Success of “Red Devils” diverts Attention from slow Government Formations

Belgium, 13 Jun - 12 Jul 2014
Devil Mania – Belgian football team in the Top 8 ++ Regions in final stage of formation… ++ …Federal level lags behind. by Christophe Ponsard
Devil Mania – Belgian football team in the Top 8


“Belgium is back in World Cup football, let’s go crazy!” That about sums up the sentiment of Belgians right before and after the start of the World Cup in Brazil. It has been 12 years since the national team (“the Red Devils”) contended at the top stage of international football, and the thrill of finally leaving behind the feeling of being a small and meaningless country was clearly tangible for a couple of weeks.

Not only the length of the country`s World Cup dry spell, but the fact that Belgium was considered to be an outsider by analysts around the world added to the mania. Streets were draped with flags, with cars following soon. Even for the side-mirrors there was a special design.

Add to that the beer-cans with the faces of players of the team, the enormous amounts of national colour face-paint and devil-hats sold, and the fact that every small village had a place where people could -and would- gather in front of a big screen, and you get an idea of why TV records were broken. At one point almost half of the population watched their team play.

And yes, the lost quarter final match against Argentina did leave Belgium in a collective state of grumbling - after yet another, as most commentators agreed, boring match. But still a national sense of pride lingers on, as the team picked up maximum points in the group stage, played an awe-inspiring match against the US, and the players promised that better times will come. One week after the defeat against Argentina the streets are still coloured in black, yellow and red.

Regions in final stage of formation…


Meanwhile, the formation of the federal government impacts the formations of regional governments.

So what happened? After the elections King Filip appointed the Flemish nationalist Bart De Wever, who’s party obtained the most votes, as ‘informateur’, with the task of finding out which parties could form a federal government together. As the leader of that party he was at the same time occupied with the talks to form a government on the Flemish level, thus, his time was divided.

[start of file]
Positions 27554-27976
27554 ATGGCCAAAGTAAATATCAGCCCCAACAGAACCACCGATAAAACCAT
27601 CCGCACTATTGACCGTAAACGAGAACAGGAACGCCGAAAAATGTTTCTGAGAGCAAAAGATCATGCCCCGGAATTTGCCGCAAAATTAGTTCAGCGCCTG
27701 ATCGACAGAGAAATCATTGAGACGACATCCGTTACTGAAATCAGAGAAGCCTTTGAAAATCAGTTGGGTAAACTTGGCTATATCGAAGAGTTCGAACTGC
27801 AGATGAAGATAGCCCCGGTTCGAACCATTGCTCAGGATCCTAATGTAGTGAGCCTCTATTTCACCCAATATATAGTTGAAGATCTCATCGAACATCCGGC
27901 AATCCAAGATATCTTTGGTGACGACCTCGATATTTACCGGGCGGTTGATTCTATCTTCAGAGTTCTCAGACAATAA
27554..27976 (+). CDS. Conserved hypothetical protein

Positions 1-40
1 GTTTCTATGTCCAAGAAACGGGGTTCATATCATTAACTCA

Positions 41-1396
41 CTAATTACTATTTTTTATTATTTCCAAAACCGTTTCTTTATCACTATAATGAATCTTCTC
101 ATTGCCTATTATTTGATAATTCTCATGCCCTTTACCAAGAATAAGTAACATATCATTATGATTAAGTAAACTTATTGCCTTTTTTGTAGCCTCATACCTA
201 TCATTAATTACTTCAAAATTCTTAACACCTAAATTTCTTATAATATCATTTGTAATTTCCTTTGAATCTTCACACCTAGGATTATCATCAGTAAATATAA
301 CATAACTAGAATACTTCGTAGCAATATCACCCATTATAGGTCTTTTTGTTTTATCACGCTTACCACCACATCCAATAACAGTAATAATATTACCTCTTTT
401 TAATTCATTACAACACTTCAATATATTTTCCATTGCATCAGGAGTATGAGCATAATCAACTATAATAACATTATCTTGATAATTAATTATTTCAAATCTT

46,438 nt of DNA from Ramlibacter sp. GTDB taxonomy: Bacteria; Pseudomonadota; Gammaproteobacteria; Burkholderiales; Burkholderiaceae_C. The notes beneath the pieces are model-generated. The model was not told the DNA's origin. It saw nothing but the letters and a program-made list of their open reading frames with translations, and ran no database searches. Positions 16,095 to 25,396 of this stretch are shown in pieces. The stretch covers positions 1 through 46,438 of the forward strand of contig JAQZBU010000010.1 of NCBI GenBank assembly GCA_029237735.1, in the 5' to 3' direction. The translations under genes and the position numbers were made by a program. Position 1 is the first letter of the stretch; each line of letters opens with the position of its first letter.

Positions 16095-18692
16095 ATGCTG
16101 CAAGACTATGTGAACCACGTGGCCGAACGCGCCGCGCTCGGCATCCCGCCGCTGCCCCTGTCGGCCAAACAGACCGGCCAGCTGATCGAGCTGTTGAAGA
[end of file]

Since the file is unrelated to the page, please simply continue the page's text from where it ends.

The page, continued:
Some week into the talks, it became clear that the socialists would not be withheld in De Wever’s plans to form a federal government. The reaction followed soon: The socialists of PS and the humanists of CDH declared they would start up talks to form a government in Wallonia. The liberals of MR were not included, which was a sign that CDH, a federal partner De Wever had in mind, would be hard to convince to step into a government with the Flemish nationalists.

The reaction followed the day after: N-VA and the christian-democrats of CD&V would start up talks too, with the goal of forming a Flemish government. The PS had beaten N-VA speedily when it came to finding a key ally, so every waiting on the Flemish side -used to find time to build trust with vital partners- was used up. The former cartel partners resaoned that they could form a logical and easy-to-work-with alliance.

However, up to this point, talks are still ongoing, which indicates to some that CD&V, which is the smaller party of the two, is not happy with being nothing more that just a logical partner, but wants to hold on to as much of the influence on Flemish policy it had for the last ten years.

…Federal level lags behind


On the federal level then happened what everyone expected: CDH made clear they are indeed staying with the PS when they rejected the coalition note De Wever presented.

The coalition he had in mind was one of N-VA, CD&V, MR and CDH, but Benoît Lutgen, the chairman of CDH voiced his concern against what he called a ‘separatist agenda’ instead of a Belgian project. Many commentators, especially on the Flemish side, failed to see signs of this, claiming the note of De Wever was very moderate and that Lutgen was playing politics.

De Wever himself asked the king to be removed of his duty, saying “this is not the end”. His replacement in finding a working coalition for the federal government is the chairman of MR, Charles Michel, whose party is excluded from the Walloon government. For now he is still busy with talks, with no estimated time for a note to come.

BE_2014-11_Football+DeBruyne
Source: Erik Drost | CC BY 2.0

Belgian Midfielder Kevin de Bruyne (L)

Related topics

Bart De Wever
Belgian national team
FIFA World Cup Brazil 2014
general election
Prince Philippe
Wallonia

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